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J Infect Dis. 2018 Jan 30;217(4):622-627. doi: 10.1093/infdis/jix580.

Dramatic Changes in Malaria Population Genetic Complexity in Dielmo and Ndiop, Senegal, Revealed Using Genomic Surveillance.

Author information

1
Department of Immunology and Infectious Diseases, Harvard T.H. Chan School of Public Health, Boston, Massachusetts.
2
Laboratory of Bacteriology and Virology, Le Dantec Hospital, Senegal.
3
Laboratory of Parasitology and Mycology, Faculty of Medicine and Pharmacy, Cheikh Anta Diop University, Senegal.
4
Immunology Unit, Institut Pasteur de Dakar, Senegal.
5
Broad Institute of Massachusetts Institute of Technology and Harvard, Cambridge.
6
Epidemiology Unit, Institut Pasteur de Dakar, Senegal.
7
French National Research Institute for Sustainable Development, URMITE, Senegal.
8
Institut de Recherche en Santé, de Surveillance Epidemiologique et de Formations, Senegal.
9
Department of Organismic and Evolutionary Biology, Harvard University, Cambridge.
10
School of Nursing and Health Sciences, Simmons College, Boston, Massachusetts.

Abstract

Dramatic changes in transmission intensity can impact Plasmodium population diversity. Using samples from 2 distant time-points in the Dielmo/Ndiop longitudinal cohorts from Senegal, we applied a molecular barcode tool to detect changes in parasite genotypes and complexity of infection that corresponded to changes in transmission intensity. We observed a striking statistically significant difference in genetic diversity between the 2 parasite populations. Furthermore, we identified a genotype in Dielmo and Ndiop previously observed in Thiès, potentially implicating imported malaria. This genetic surveillance study validates the molecular barcode as a tool to assess parasite population diversity changes and track parasite genotypes.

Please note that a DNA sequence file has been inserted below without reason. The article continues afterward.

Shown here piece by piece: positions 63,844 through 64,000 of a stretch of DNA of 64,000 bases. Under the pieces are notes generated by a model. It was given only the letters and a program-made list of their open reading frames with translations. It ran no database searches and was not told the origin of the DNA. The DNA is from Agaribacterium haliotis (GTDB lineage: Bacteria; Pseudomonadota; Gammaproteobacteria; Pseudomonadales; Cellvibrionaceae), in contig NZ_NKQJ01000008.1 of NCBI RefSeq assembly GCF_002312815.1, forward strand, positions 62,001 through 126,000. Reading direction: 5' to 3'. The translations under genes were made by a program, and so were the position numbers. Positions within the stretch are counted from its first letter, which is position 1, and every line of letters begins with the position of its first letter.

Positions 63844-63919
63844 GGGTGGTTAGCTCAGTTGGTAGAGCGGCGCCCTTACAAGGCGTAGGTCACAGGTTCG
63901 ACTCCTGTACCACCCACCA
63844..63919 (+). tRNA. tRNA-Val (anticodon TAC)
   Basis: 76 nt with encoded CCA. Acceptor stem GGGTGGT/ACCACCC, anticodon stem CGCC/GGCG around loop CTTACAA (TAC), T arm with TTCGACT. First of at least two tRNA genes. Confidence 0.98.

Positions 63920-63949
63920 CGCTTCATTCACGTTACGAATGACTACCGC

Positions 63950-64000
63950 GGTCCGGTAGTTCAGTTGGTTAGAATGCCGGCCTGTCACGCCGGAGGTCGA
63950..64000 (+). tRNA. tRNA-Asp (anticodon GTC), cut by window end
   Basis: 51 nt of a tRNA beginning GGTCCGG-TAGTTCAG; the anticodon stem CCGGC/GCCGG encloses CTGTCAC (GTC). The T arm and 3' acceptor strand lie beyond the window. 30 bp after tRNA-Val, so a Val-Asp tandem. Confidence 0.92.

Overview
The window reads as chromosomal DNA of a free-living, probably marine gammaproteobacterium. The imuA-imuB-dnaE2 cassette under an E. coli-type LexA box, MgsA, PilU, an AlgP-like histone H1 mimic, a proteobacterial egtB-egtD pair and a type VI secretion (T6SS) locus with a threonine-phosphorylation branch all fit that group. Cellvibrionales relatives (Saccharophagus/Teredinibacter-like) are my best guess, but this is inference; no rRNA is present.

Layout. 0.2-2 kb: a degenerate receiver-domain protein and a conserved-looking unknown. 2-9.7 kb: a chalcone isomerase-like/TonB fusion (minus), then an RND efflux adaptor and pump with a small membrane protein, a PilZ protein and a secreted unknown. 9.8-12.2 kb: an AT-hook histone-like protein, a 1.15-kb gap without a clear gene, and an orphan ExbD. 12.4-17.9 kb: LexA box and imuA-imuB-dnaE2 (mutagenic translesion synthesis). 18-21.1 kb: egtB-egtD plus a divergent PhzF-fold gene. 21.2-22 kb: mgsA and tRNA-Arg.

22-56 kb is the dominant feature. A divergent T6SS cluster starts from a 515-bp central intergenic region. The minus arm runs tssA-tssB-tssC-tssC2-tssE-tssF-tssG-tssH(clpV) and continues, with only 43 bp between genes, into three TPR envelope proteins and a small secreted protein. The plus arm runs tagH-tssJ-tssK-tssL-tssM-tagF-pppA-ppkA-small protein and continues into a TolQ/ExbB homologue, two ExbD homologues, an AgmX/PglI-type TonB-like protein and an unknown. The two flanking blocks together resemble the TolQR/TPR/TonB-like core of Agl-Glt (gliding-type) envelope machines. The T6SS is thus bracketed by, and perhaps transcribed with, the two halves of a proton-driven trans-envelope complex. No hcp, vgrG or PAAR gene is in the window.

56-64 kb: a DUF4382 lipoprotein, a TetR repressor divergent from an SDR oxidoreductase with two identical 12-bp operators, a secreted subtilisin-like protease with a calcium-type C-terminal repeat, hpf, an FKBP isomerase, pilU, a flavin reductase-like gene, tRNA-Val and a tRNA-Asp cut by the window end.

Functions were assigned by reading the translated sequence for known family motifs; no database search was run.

KEYWORDS:

Dielmo/Ndiop; Senegal; genomic surveillance; malaria; molecular barcode

PMID:
29325146
PMCID:
PMC6279132
DOI:
10.1093/infdis/jix580
[Indexed for MEDLINE]
Free PMC Article

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